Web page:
Roberts v. State

Annotate this Case

329 So. 2d 296 (1976)

John David ROBERTS, Appellant, v. STATE of Florida, Appellee.

No. 47345.

Supreme Court of Florida.

March 17, 1976.

James A. Gardner, Public Defender, and Dennis J. Plews, Asst. Public Defender, for appellant.

Robert L. Shevin, Atty. Gen., and Davis G. Anderson, Jr., Asst. Atty. Gen., for appellee.

BOYD, Justice.

This cause is before us on direct appeal from the County Court of Manatee County where Appellant was charged by complaint with having operated a motor vehicle while having an unlawful blood alcohol level in violation of Section 316.028(3), Florida Statutes Annotated. Appellant filed a Motion to Dismiss with the trial court attacking *297 the constitutional validity of the statute. The trial court denied the Motion, thus passing on the statute's constitutionality. We have appellate jurisdiction under Article V, Section 3(b)(1), Florida Constitution.[1]

Section 316.028(3), Florida Statutes Annotated, provides:

"It is unlawful ... for any person with a blood alcohol level of 0.10 percent, or above, to drive or be in actual physical control of any vehicle within this state."

The constitutionality of the statute is attacked on two grounds: (1) that it is not reasonably related to the police power of the State of Florida, and (2) that it is vague and indefinite.

Appellant concedes that the prohibition of intoxicated drivers from Florida highways is an inherent police power. However, he argues that the challenged statute is not a reasonable means of achieving that end. Suffice it to say that we reject Appellant's argument because we consider the method of prohibition of intoxicated drivers contained in Section 316.028(3), Florida Statutes Annotated, to be a reasonable one.

Appellant alleges that the statute is vague and indefinite and so violative of due process in two ways. First, Appellant claims that consumers of alcoholic beverages are unable to determine how much alcohol they may consume before their alcohol blood level will make it unlawful for them to drive. An identical argument was made against a Utah statute, substantially similar to the challenged statute, in Greaves v. State, 528 P.2d 805 (Utah 1974). The Utah Supreme Court stated:

"We can see no reason why a person of ordinary intelligence would have any difficulty in understanding that if he has drunk anything containing alcohol, and particularly any substantial amount thereof, he should not attempt to drive or take control of a motor vehicle." (Id. at 808.)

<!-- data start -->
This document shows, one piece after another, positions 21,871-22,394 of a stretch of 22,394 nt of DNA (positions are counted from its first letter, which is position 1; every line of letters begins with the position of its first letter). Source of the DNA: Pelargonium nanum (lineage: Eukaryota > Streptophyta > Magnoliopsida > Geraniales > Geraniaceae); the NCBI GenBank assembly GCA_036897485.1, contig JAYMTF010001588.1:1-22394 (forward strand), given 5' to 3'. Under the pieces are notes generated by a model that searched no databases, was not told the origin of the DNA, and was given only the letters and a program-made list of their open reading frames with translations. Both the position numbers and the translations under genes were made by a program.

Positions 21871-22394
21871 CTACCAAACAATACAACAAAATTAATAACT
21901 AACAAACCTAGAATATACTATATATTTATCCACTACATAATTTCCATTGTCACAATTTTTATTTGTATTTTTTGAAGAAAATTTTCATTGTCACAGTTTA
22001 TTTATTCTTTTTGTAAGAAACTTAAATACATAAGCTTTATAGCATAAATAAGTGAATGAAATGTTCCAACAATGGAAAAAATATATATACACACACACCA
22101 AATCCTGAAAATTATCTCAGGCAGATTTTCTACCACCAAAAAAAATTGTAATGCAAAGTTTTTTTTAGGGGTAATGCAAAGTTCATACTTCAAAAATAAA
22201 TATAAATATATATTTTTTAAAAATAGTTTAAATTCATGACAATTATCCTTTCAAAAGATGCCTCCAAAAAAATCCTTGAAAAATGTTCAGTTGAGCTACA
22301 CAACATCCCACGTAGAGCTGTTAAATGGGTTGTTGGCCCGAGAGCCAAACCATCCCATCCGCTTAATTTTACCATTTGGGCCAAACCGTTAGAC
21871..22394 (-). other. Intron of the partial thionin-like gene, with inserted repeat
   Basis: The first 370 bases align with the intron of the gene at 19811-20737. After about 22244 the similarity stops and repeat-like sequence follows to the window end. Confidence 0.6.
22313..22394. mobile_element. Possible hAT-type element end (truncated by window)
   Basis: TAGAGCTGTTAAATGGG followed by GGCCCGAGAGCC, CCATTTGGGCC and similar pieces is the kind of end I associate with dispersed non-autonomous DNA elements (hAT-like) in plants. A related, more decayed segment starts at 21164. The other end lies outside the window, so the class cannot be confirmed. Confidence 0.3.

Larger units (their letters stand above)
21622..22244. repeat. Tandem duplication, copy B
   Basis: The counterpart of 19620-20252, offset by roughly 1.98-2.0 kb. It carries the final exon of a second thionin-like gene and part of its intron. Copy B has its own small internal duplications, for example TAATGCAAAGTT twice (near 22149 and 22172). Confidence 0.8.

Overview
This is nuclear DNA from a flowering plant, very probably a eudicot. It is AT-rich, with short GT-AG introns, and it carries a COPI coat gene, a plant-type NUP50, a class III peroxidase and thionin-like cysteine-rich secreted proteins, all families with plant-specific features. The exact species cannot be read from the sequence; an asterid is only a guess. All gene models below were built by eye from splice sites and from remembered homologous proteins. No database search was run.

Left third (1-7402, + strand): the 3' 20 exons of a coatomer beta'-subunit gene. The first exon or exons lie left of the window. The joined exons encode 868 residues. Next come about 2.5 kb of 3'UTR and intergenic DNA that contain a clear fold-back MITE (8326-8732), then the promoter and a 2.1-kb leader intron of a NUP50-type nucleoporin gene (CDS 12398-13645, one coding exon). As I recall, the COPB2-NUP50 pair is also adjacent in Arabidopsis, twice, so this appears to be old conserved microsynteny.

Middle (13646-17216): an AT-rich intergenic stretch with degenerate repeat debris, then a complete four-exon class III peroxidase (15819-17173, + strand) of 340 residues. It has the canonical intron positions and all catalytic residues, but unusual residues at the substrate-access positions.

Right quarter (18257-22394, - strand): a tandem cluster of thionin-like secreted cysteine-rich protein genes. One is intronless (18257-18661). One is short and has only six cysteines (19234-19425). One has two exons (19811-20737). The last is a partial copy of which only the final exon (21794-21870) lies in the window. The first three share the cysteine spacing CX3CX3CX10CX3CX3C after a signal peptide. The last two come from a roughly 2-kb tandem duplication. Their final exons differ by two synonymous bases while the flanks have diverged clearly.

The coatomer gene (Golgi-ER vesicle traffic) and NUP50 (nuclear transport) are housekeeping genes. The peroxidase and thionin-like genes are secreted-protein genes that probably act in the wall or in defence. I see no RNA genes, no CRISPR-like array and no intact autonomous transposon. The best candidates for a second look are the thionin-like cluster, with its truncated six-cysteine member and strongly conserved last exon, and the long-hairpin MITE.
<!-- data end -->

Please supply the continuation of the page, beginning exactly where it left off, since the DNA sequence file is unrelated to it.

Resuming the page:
The above language is the view of this Court and accordingly we reject Appellant's first argument of "vagueness."

Appellant's second "vagueness" argument is meritorious but the statute's defect is easily cured. Appellant correctly points out that the statute fails to state whether the prohibited percentage of alcohol in the driver's bloodstream is by weight or by volume. We recognize the scientific difference. To determine the legislative intent we turn our attention to Section 322.262(2)(c), Florida Statutes Annotated, which provides as follows:

"If there was at that time 0.10 percent or more by weight of alcohol in the person's blood, it shall be prima facie evidence that the person was under the influence of alcoholic beverages to the extent that his normal faculties were impaired. Moreover, such person who has a blood alcohol level of 0.10 percent or above shall be guilty of driving, or being in actual physical control of, a motor vehicle, with an unlawful blood alcohol level." (Emphasis supplied)

Because the above statute and the challenged statute are in pari materia we construe them together and hold that the legislative intent is that the standard of weight be applied in the enforcement of the challenged statute.

Section 316.028(3), Florida Statutes Annotated, withstands each of Appellant's constitutional attacks. Accordingly, Appellant's *298 conviction and the judgment of the trial court is affirmed.

It is so ordered.

OVERTON, C.J., and ROBERTS, ADKINS, ENGLAND and HATCHETT, JJ., concur.

SUNDBERG, J., concurs in result only.

NOTES

[1] Appellant was adjudged guilty of violating Section 316.028(3), Florida Statutes Annotated. He was sentenced to 90 days in the county jail; placed on probation for 2 years; and ordered to pay $152 into the Fine and Forfeiture Fund. His driver's license was suspended for 3 months.